We Matter Media Feature – Gender
This month on We Matter Media, we dare to broach the always contentious issue of gender. It’s bizarre to think that biology – a random happening, really – has the power to affect not only how we see ourselves, but also how we’re seen by the rest of the world. Being female has its own baggage, as does being male. Societal expectations forged over hundreds of years have been ingrained in us and unfortunately, women have consistently come off second best. Even now, when equality is at closer hand than ever before, we still struggle with the concept of removing gender difference from the equation in our professional lives, personal lives and everyday dealings with each other.
In protest of gender stereotyping and discrimination, some are taking extreme measures. In 2011, Toronto-based couple Kathy Witterick and David Stocker chose not to reveal the gender of their child Storm, instead choosing to raise Storm as gender-neutral in the hope of eradicating all the gender-based pressures and expectations imposed on us from birth. Needless to say, this “experiment” prompted a wave of criticism. Dr. Eugene Beresin, director of training in child and adolescent psychiatry at Massachusetts General Hospital claimed raising a child as genderless “sets them up for not knowing who they are”.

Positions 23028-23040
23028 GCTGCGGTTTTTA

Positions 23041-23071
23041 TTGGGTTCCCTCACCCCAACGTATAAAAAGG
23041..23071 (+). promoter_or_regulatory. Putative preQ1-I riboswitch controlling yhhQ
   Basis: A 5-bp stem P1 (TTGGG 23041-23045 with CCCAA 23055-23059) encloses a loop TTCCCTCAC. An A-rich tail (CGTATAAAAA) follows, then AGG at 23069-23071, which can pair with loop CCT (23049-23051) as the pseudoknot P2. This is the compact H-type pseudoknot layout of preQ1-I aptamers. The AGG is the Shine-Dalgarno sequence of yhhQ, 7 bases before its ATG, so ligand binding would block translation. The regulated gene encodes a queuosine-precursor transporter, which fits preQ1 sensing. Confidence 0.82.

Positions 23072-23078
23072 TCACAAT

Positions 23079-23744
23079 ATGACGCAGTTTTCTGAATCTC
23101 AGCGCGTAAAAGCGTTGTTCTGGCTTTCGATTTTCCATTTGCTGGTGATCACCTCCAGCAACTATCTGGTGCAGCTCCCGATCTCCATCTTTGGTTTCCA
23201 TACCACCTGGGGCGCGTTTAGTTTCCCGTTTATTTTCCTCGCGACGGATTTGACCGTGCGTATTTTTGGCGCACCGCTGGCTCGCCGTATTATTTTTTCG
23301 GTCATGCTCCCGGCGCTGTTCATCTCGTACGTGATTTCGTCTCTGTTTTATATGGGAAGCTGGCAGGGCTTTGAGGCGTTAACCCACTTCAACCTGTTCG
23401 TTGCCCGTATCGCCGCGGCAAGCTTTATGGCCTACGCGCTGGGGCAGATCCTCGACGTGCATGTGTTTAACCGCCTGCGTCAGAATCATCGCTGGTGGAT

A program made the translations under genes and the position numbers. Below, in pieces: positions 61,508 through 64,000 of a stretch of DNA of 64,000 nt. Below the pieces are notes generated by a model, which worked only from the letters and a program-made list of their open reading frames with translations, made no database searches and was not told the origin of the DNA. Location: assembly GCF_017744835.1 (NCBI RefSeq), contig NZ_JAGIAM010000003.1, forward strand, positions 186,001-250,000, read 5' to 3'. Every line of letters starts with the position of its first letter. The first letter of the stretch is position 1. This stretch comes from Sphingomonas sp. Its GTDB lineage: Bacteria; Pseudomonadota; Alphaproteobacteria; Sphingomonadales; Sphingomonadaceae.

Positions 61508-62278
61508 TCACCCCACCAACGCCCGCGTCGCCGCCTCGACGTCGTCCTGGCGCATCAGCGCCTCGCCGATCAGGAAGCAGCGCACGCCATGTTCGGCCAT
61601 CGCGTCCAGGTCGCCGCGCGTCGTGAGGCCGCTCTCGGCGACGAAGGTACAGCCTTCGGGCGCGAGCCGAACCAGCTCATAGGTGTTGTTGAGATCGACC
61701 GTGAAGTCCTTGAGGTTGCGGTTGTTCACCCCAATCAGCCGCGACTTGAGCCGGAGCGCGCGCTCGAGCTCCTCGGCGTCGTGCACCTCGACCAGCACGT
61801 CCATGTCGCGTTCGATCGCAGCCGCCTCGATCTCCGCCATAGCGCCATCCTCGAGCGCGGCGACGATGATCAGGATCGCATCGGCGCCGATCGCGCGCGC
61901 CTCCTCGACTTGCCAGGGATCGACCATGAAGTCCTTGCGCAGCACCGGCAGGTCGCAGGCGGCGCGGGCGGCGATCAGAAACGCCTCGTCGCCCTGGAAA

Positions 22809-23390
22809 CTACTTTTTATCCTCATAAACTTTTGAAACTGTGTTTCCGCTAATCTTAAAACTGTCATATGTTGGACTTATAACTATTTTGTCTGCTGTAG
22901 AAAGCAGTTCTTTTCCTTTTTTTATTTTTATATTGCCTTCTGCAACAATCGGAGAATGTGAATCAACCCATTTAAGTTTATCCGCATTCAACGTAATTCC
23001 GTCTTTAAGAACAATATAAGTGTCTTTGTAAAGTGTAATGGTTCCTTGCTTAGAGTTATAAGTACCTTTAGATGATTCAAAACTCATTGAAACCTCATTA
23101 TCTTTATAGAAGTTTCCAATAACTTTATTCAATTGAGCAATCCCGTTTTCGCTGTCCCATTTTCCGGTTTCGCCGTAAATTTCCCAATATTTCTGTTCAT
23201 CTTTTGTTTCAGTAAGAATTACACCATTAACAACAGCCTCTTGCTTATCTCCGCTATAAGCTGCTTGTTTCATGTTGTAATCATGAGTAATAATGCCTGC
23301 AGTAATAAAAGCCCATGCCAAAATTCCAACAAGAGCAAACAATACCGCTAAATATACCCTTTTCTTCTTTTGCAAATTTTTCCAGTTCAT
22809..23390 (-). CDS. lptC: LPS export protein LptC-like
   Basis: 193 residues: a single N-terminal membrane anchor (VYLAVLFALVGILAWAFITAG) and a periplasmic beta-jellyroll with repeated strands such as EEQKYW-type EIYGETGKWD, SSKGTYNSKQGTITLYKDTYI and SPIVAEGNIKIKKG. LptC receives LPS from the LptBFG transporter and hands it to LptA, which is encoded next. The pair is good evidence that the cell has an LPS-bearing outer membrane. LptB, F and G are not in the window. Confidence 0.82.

“We all have sexual identity,” said Beresin. “The mission to have masculine and feminine traits more equalized and more flexible and not judgmental is awesome in a utopian community. But we take pride in our sexual identity.”
The strength and longevity of the feminist movement in particular suggests that women take pride in their sexual identity – but, of course, it’s complicated. There seems to exist a tug-o-war between wanting to celebrate one’s womanhood and wanting to deny it, naming it inconsequential in regards to ability. Women can do just as men do. There’s a push for equality, but at the same time, a celebration of difference, which can lead to confusion for many people wary of labelling themselves as feminists.
Emily Maguire in her Sunday Life article ‘We Can Do It!’ published on February 3rd calls attention to the men who are identifying as feminists, which brings about its own problems. For many, feminism is synonymous with advocating against sexism. However, some feminists are protective of the movement and have concerns about the possibility of its most predominant voices coming to belong to men. According to Michael Flood, senior lecturer at the University of Woolongong, men speaking on women’s issues are generally taken more seriously than their female counterparts because they appear less biased. It’s a convoluted, political minefield.
While most of the discussion about gender centres on women’s issues – women as the oppressed, women as the empowered – men are more than the symbolic representation of a patriarchal system. Being a man is not without its own pressures and expectations. In Australia, men are four times more likely to take their own lives than women – a thought-provoking discrepancy. To what extent is maleness and all that comes with it playing a part in this statistic?
My hope is that this month We Matter Media will serve as a platform for intelligent debate and discussion on gender matters where we recognise the significant steps that have been taken towards gender equality, as well as the many cultural issues yet to be resolved.
Laura James is the Features Editor at We Matter Media. You can follow her on Twitter @the_prattler.
If you would like to contribute to Gender month on We Matter Media, please forward your pitch to firstname.lastname@example.org.